Consequences of the attack on Pearl Harbor

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It’s early morning, almost eight o’clock, when the residents of Pearl Harbor wake up. Walking outside, they hear an odd noise and look up to see Japanese planes dropping giant bombs out of the sky onto their home. The Japanese executed the attack in the midst of World War II. There were thousands of casualties, hundreds of ships destroyed, and the United States entered the war as a result. On December 7, 1941, the Japanese bombed Pearl Harbor, Hawaii, which catapulted the United States into World War II, and effected America forever.


The Japanese military chose Pearl Harbor as their target because the United States were trying to stop their expansion plan. Japan hoped that after the bombing, the Americans would accept defeat and let them continue to take over the Pacific Rim. The capitals of both countries consulted for months, with the US trying to bring Japan’s expansions to a full stop. These efforts resulted in Japan becoming angrier at America and swayed Japan to refuse stopping it’s development (Pruitt). Tensions between America and Japan had been growing for months before the bombing of Pearl Harbor. The United States attempted to suspend their extension time and time again, which just resulted in Japan’s rage growing rapidly each time. War was unavoidable for Japan and the United States, and surprising the US navy immediately in order to weaken its power was crucial to Japan’s plan. The Japanese wished to take over the Philippines and Malaysia during America’s recovery time over the fleet of ships Japan was planning on exterminating. Malaysia and the Philippines were also attacked at the same time as Pearl Harbor (Why Did Japan Attack Pearl Harbor?). Because the impending war between the United States and Japan was so apparent to both sides, Japan knew that the only way they could have the upper hand would be by using the element of surprise. Japan had thought that the United States would give up trying to suspend their expansion plans. The Japanese figured that after Pearl Harbor, their empire would span across the Pacific Rim (Why Did Japan Attack Pearl Harbor?). After the bombing, Japan expected America to take long enough recovering and gathering itself that they could easily take over their other targets. Pearl Harbor was a powerful naval base that the Japanese saw as a threat, so they decided to do their best to eliminate it. The bombing had many results, but American defeat was not one of them.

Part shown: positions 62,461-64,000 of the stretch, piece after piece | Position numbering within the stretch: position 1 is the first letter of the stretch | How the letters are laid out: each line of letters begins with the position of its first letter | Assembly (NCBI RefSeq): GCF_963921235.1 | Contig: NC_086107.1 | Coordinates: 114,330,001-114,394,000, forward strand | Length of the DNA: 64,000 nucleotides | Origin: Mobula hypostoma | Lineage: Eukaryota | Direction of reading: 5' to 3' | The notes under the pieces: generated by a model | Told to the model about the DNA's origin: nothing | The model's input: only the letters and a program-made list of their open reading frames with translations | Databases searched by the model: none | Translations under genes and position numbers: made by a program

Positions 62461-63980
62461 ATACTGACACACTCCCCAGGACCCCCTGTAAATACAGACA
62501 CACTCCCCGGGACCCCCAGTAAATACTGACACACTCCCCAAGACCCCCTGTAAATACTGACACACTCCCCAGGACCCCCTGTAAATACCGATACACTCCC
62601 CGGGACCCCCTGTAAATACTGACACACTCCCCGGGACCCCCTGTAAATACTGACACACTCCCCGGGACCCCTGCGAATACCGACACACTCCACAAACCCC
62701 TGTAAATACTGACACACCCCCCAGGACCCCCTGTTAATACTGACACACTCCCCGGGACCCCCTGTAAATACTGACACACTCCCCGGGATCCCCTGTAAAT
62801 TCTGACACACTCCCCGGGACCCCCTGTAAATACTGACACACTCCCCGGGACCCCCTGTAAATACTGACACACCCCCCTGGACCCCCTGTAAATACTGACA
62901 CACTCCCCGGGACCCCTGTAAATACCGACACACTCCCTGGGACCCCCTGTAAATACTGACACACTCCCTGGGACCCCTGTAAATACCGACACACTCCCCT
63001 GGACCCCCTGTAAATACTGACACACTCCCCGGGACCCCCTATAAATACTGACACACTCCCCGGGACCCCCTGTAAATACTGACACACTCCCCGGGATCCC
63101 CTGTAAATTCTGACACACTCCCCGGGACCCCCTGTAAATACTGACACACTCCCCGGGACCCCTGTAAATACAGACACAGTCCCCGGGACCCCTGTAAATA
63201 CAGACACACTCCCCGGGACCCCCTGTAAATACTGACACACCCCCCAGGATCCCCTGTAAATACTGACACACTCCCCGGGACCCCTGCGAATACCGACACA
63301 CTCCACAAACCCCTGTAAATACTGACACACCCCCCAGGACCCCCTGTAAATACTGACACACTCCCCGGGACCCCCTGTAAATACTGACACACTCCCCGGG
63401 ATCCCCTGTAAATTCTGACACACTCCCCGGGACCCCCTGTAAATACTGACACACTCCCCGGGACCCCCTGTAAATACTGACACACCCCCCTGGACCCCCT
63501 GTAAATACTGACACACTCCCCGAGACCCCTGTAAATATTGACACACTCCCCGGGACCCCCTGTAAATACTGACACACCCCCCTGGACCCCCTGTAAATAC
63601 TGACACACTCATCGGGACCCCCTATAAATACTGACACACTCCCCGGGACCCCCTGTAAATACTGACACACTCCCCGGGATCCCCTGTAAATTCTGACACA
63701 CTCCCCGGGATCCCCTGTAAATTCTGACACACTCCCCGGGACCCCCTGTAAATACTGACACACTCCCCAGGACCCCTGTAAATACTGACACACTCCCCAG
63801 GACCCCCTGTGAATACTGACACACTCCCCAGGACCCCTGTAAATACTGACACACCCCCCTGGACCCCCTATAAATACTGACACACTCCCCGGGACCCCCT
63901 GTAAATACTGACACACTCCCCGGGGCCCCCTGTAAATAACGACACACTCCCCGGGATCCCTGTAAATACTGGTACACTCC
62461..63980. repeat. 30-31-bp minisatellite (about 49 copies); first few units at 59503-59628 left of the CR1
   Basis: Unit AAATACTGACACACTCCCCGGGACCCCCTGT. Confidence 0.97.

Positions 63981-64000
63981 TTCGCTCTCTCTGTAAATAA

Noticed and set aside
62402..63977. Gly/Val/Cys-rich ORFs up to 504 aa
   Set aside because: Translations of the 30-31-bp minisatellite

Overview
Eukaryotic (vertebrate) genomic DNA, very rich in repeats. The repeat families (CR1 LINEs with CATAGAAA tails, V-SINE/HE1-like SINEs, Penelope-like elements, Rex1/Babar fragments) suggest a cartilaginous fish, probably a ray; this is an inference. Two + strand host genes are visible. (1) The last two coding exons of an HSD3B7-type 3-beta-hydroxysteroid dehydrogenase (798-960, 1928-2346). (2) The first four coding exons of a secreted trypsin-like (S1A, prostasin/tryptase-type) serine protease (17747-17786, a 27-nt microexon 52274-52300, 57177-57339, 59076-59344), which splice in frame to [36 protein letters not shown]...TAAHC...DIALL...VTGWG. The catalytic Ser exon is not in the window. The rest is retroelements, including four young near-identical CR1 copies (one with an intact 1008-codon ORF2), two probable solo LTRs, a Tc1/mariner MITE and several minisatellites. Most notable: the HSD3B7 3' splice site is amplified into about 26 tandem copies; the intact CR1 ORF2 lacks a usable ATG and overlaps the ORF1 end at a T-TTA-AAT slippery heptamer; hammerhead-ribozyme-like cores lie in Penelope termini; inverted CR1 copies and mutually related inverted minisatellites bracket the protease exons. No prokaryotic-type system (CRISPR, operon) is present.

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Pearl Harbor forced everyone in the United States into a wartime mindset,

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